In recent years, fixed-rate mortgages (FRMs) have dominated mortgage lending, and for good reason. Home buyers and refinancing homeowners have been eager to lock down record-setting low interest rates for as long as they can. However, just because FRMs are the most popular doesn't make them the most appropriate home loans for all borrowers -- or even most borrowers. For many, ARM rates create substantial savings, and adjustable rate mortgages (ARMs) represent the best deal in home financing.
The ARM Discount
When mortgage lenders fund fixed home loans, they risk losing money if interest rates rise -- if they are getting four percent for 30 years, but market rates have risen to eight percent, those loans could be costing lenders money every month. The lower current 30 year fixed rates are, the more likely it is that they will increase in the next few years.
In order to shift some of this interest rate risk onto borrowers, lenders offer adjustable rate mortgages with rates that can increase when market rates rise and decrease when they fall. Of course, few borrowers would be interested in taking on extra risk unless they got something in return. That's where the discount comes in -- it's called a "teaser" rate or start rate and it's considerably lower than 30 year mortgage rates and 20 year fixed rates. In July of 2014, for example, the 30 year fixed rate (pulled from LendingTree's LoanExplorer tool) was 3.958 percent (APR) and the 3/1 ARM had an APR of just 2.562 percent. That start or teaser rate is fixed for three years and then it adjusts (resets) at regular intervals until it's paid off or refinanced. With a $300,000 mortgage, the 3/1 payment is $225 a month less than the 30 year fixed payment.
ARM teasers rates can be fixed for periods as short as one month to periods as long as ten years.
How ARM Rates Are Set
ARM rates are calculated from the same components: an index and a margin. The index is a published number that reflects economic conditions and moves up and down over time. According to the Federal Reserve, the most common indexes are the 1-year constant-maturity Treasury (CMT) the Cost of Funds Index (COFI), and the London Interbank Offered Rate (LIBOR).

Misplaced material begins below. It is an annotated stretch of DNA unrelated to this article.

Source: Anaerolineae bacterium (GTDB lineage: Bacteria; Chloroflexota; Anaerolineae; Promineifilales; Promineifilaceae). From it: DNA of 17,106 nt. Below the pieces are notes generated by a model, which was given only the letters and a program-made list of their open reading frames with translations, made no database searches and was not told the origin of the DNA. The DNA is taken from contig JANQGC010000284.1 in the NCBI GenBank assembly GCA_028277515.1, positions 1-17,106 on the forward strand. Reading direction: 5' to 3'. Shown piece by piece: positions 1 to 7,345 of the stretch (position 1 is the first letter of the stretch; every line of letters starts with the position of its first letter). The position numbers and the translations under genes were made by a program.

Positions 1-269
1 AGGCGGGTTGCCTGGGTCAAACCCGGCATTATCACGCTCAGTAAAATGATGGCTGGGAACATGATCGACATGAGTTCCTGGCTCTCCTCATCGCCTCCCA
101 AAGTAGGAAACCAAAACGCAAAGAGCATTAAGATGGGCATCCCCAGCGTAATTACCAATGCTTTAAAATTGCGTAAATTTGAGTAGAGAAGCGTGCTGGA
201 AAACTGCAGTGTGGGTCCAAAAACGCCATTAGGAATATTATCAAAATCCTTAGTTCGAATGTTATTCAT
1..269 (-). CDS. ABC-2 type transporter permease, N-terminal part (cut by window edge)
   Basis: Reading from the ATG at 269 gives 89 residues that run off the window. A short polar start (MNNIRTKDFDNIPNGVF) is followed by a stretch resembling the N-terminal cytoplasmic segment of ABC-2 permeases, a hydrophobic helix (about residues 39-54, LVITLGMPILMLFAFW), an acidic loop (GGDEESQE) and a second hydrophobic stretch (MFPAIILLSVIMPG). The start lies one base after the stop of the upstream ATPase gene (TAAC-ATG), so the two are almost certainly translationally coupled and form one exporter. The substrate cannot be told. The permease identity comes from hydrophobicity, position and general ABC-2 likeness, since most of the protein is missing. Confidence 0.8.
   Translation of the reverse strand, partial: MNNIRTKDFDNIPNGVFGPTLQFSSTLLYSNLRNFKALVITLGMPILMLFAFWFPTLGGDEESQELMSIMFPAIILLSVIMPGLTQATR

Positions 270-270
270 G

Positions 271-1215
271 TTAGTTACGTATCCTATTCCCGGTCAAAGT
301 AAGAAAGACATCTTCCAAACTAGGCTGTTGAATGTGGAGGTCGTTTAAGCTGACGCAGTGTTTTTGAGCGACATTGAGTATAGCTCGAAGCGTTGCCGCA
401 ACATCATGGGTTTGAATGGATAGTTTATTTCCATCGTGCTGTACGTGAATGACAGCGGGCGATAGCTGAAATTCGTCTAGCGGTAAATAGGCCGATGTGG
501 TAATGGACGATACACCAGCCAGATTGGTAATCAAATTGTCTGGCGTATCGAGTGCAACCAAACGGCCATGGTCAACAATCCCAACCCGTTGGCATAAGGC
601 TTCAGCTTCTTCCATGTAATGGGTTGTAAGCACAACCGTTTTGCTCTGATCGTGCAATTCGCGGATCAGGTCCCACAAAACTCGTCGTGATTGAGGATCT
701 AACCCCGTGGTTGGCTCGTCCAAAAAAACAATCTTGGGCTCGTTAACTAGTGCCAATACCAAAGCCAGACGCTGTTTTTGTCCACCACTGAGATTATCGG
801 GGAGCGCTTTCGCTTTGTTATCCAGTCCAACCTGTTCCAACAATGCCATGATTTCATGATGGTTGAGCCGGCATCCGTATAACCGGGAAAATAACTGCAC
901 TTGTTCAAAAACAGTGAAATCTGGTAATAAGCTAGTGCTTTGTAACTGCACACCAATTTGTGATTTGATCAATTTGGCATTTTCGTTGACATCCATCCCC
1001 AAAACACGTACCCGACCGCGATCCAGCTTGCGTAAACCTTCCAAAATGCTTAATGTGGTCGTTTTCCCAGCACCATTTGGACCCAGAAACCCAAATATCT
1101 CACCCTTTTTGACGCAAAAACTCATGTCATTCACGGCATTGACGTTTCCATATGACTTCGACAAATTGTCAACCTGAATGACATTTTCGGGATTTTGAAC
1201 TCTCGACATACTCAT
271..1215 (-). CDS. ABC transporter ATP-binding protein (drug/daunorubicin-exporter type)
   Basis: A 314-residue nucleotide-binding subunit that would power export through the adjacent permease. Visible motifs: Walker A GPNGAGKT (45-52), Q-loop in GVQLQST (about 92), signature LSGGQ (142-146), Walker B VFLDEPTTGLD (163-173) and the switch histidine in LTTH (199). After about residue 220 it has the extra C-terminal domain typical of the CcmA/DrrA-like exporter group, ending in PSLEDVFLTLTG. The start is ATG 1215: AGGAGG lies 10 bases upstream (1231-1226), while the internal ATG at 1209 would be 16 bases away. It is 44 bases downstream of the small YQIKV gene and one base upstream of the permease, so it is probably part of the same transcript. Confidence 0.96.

The margin is a percentage that the lender adds to the index and is usually between two and five percent. The sum of the index and the margin are added to determine the interest rate, called the fully indexed rate. Thus an ARM based on the 6-month LIBOR index (which was .33 percent in July 2014) with a 3.0 percent margin could be expected to reset to 3.33 percent. However, this rate may be affected by other parameters -- rate caps and floors.
Rate caps and floors limit how high or low a mortgage rate can go. The periodic cap restricts the size of the increase when it's time for the interest rate to reset. The limit for the first adjustment may be higher than the limit for subsequent adjustments -- for example, the first periodic cap on a 3/1 ARM might be three percent, and the cap for adjustments in years four through 30 might be two percent.
In addition, ARMs come with lifetime caps, which limit how high the interest rate can go over the life of the loan. These are usually set five or six percent higher than the start rate.
Finally, there are floors, which set the lowest possible rate of the loan. In the example above, the loan's fully-indexed rate (index plus margin) is 3.33 percent. But if the lender has set a floor of 3.5 percent, that's as low as the rate will go.
When Do ARMs Make Sense?
According to the National Association of Realtors (NAR), the average homeowner keeps a home about six years -- older residents stay longer and younger ones tend to move sooner. For those who expect to sell and move in a few years, an ARM can create substantial savings. The chart below illustrates approximate savings over different timelines based on APRs from available programs on July 21, 2014.